Being an integral part of any diet, salt is made readily available for any consumer all across the globe.
They are widely known for adding flavor and taste to bland food and meals. But what does this condiment consist of that we should be on the look out for? Does it have the same effect on dogs as it has on humans?
Being a common ingredient in many foods, salt is more often than not perceived as an ingredient that only brings unhealthy elements to our body. The said negative perceptions often lead us to reduce salt intakes in our diet.
Let’s first figure out what it does to our body.
Salty foods tend to have sodium content, which is one of the minerals that we need in our body. However, excessive sodium intake can lead to certain complications. Here are some of the pros and cons:
* Salt aids digestion
* Controls blood sugar/blood pressure
* Attends to the functioning of the nervous system
* Improves sleep quality
* Promotes electrolyte balance
* Can trigger kidney problems
* Hypertension and heart problems
* Irritability & fatigue
Now I can almost hear you thinking. A little bit of salt never hurt anyone, right?
This may be the case for humans. But for our four-legged friends, increased levels of sodium in table salt, rock salt, and even merely salty snacks can in fact be harmful, and to some cases, lethal.
But what levels of salt are safe for our pooches?
Let’s take a closer look.
Plainly put, sodium in dogs aren’t really that big of a deal. What’s really considered a threat is the excessive and unnecessary increased sodium levels found on alternatives to dog food that we consider as “treats” for our pet.
When unsure as to what exact salt levels is allowed for your pooch, you can always consult a licensed veterinarian just to be sure, especially when clinical signs surface. A few studies say that a pup cannot survive more than 1.5 grams per pound of body weight, as this is highly considered to be a lethal amount. Of course, while very dog is different, this shouldn’t be an indication to try this on your pooch and push the limits, just to verify if the said studies are true.
It’s also not a good idea to share salty treats like chips or pretzels to your dog. Aside from potential risk of too much water consumption, it could eventually lead to sodium ion poisoning.
The Common Dog Food and Its Sodium Levels
When choosing a food for your dog, it’s crucial to take a look at the label and monitor its sodium content, so as to lessen the risk of feeding your dog the wrong sorts of minerals accidentally. This spares your pooch from having episodes of experiencing pain or discomfort.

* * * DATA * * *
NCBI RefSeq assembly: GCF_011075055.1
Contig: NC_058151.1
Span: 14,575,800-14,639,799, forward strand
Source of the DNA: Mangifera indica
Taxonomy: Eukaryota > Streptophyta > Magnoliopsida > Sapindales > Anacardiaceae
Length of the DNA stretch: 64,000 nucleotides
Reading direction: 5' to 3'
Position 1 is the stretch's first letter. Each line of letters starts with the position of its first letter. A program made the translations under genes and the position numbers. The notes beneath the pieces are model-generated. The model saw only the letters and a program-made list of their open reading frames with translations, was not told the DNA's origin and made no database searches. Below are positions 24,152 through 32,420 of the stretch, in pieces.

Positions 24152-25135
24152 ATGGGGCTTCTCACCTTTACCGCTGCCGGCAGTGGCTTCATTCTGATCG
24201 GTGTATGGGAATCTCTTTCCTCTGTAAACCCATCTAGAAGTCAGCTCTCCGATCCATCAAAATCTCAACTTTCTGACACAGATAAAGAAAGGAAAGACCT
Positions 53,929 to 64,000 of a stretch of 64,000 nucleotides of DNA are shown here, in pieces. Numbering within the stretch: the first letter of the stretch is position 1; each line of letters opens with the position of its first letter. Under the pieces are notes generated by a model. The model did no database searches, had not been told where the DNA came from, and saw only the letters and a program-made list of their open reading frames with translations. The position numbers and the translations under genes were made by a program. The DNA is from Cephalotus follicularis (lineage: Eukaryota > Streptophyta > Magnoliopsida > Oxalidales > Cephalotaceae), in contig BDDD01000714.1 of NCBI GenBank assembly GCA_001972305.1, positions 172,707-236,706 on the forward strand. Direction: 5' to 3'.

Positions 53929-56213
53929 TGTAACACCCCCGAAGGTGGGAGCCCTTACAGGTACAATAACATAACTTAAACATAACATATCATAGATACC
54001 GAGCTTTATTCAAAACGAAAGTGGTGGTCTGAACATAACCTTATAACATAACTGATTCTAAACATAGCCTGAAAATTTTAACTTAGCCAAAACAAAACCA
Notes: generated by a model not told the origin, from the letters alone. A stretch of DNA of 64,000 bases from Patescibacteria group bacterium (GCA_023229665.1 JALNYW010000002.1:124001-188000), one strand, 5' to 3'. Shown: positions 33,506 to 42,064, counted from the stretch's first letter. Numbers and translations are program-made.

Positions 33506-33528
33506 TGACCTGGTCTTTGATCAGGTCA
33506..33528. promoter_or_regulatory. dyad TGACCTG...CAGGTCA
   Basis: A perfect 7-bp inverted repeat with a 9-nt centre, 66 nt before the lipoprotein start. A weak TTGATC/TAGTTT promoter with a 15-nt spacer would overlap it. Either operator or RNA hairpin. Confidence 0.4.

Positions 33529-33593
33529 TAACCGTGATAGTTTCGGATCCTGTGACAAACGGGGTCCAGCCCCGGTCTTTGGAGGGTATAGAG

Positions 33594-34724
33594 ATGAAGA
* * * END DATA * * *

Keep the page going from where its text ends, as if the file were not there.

The Good News
Despite all the previously mentioned details, salt content does have in face a few health benefits to man’s best friend. Pooches need salt for their cells to function, and it helps them maintain their cellular functions like fluid balance (kind of like for humans).
If you’re familiar with sodium chloride, it also helps dogs out in producing the stomach’s hydrochloric acid, which also aids their digestion.
What To Avoid
Being a dog owner, it is your responsibility to keep a consistent look out for everything your dog sees, sniffs, and eats. For starters, you can always keep the following treats out of reach from your pet:
* Processed meat (ham, bacon, burgers, sausages)
* Savoury biscuits
In doing so, you have a sense of assurance that your dog is taking in no excessive amounts of salt.
While nothing really beats the scrumptious taste of foods rich in salt, there shouldn’t be any reason why you would consider it a staple part of your food for dogs.
If you notice your pooch looking for treats, there are some chewable toys and treats that are made readily available on nearby pet stores in your area. Also, a small piece of unprocessed beef can work, too. But do take note of proper portions! It helps to be sure that you only give it to them in moderation.
For Cases of Salt Poisoning
Luckily for dog owners, salt poisoning has signs and symptoms that can alert you beforehand if your dog is in dire need of medical attention.
If your dog has excessive thirst, or has suddenly become stiff, or if they seem overly tired, then it’s very likely that what you feared has happened.
For mild cases, if left untreated, always consider the following symptoms:
* Excessive urination
* Tremors and seizures
You will need to be aware of how much salt was digested by your dog. It also is highly recommended to know your dog’s size and weight, as well as their usual diet. If the salt poisoning is somewhat severe, then it’s best to take your dog to an emergency veterinary hospital, for proper medication and continuous monitoring.
The treatment can take up to three days to bring those sodium levels back to normal.
Salt does still play a vital role in a dog’s overall health and well-being. But to be safe, it helps to remember some of the already mentioned tips above:
* When buying commercial dog food and treats, always check the lable and be mindful of sodium content
* Avoid giving processed food to your pet
* Look out for low-sodium diet alternatives
All food changes should be introduces to your dog gradually, and immediately cutting out sodium on their diet isn’t going to do both of you any favors.
Whatever food deemd “safe” for dogs must still be thoroughly checked and inspected, and always attend to your dog’s special dietary and nutritional needs.
At the end of the day, your dog will have its decent serving of salt. Just be sure they’re not intaking too much, and you and your pooch should be alright!